Abigail Weinberg reports that a banned iPhone app called Vigilante has been rebranded as Citizen:
Now, the app is back up and running in New York, San Francisco, Baltimore, Los Angeles, and Philadelphia, where it operates with a nearly identical layout and the stated mission “to keep people safe and informed.”
Users who have turned on push notifications receive alerts, often multiple times a day, about the most pressing nearby incidents, determined using geo-tracking data based on the locations of users’ phones. The app’s homepage shows a map of a user’s metro area where red dots correspond with the locations of incidents. Clicking on a dot (or a mobile push alert) brings up an incident page with details about the emergency and the number of people notified, a chatroom, and a “whoa” button users can click to express amazement. There’s also a “record” feature that lets users stream video of incidents happening near them. All together, the app gives users a mix of verified and crowdsourced information about neighborhood emergencies.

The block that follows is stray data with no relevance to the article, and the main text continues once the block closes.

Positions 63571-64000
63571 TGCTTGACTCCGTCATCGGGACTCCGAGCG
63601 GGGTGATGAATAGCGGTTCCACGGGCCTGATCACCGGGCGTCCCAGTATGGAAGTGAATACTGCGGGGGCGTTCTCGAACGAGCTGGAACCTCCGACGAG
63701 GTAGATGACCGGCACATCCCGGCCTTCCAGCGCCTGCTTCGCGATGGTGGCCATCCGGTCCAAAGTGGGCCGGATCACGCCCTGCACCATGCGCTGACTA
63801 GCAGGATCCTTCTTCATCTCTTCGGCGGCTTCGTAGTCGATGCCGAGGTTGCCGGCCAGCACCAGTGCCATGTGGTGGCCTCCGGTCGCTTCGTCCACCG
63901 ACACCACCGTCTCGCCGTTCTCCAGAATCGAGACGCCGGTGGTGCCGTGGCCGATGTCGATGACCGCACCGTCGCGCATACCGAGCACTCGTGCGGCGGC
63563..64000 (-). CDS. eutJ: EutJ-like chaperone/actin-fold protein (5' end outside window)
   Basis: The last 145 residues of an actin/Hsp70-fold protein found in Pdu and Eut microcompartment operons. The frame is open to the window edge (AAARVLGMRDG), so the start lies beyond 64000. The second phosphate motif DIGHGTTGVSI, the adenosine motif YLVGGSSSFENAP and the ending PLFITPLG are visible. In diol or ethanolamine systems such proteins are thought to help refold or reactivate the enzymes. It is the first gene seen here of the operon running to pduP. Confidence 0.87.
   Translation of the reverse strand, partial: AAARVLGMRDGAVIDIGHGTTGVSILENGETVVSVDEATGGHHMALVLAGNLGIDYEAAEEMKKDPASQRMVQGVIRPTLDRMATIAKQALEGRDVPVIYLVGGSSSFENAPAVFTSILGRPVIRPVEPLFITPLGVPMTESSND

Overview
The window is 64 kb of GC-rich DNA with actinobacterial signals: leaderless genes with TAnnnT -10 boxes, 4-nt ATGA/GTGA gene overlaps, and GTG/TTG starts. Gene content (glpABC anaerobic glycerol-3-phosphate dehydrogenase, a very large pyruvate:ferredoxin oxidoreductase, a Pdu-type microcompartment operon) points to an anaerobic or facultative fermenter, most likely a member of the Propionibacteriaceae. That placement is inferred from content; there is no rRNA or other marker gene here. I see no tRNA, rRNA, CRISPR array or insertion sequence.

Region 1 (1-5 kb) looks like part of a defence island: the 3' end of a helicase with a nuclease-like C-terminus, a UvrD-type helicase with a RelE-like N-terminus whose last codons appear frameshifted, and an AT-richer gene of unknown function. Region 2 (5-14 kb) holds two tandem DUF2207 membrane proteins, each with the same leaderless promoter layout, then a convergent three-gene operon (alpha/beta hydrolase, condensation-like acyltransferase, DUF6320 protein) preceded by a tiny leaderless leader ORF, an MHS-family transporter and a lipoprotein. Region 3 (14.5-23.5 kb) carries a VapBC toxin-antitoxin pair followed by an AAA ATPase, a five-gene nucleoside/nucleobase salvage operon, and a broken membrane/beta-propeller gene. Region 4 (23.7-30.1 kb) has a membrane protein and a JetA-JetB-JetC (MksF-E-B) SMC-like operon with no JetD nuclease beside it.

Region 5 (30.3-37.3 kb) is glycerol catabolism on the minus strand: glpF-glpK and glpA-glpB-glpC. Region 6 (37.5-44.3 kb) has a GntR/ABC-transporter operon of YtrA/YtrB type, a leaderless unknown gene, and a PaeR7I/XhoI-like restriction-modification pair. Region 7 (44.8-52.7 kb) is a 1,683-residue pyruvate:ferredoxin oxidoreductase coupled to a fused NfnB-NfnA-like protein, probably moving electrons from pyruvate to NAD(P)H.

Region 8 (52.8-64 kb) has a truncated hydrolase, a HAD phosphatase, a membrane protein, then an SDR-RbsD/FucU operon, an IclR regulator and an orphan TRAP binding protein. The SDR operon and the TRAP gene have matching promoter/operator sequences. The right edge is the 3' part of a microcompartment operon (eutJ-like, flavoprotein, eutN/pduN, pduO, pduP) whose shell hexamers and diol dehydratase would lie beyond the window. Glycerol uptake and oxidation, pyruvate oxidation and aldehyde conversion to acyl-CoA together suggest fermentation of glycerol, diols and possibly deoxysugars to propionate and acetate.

This is a lot like Nextdoor, the “social networking app for neighborhoods,” which allows neighbors to chat about whatever’s on their minds. And what’s on their minds, it turns out, is often local break-ins, police activity, and “suspicious” folks who have been sighted. The result is to make everyone more paranoid.
A couple of years ago a friend installed one of those video doorbell devices that allows you to use your smartphone to see who’s knocking on the door. We both live in Irvine, which is famously one of the lowest crime cities in America, so I asked her why. Over and over, the answer was that some guy a couple of streets over had almost had his house broken into. I pressed a little bit, but that was pretty much it. She had probably heard about it via Nextdoor or some similar app and couldn’t get it out of her mind.
Different people have different levels of concern about crime, and that’s fine. It’s what makes the world go round. But I would love to see a PhD student do some research on this topic. Do apps like this stoke fear? Or is it only the fearful who get them in the first place? Is there any correlation between racial diversity and use of these apps in a particular neighborhood? Etc.
A decade ago I would have asked these questions about the insane preoccupation of local news programs with crime reporting. But times change, and social media has taken over that function for a lot of people. We ought to be interested in exactly what kind of impact they really have.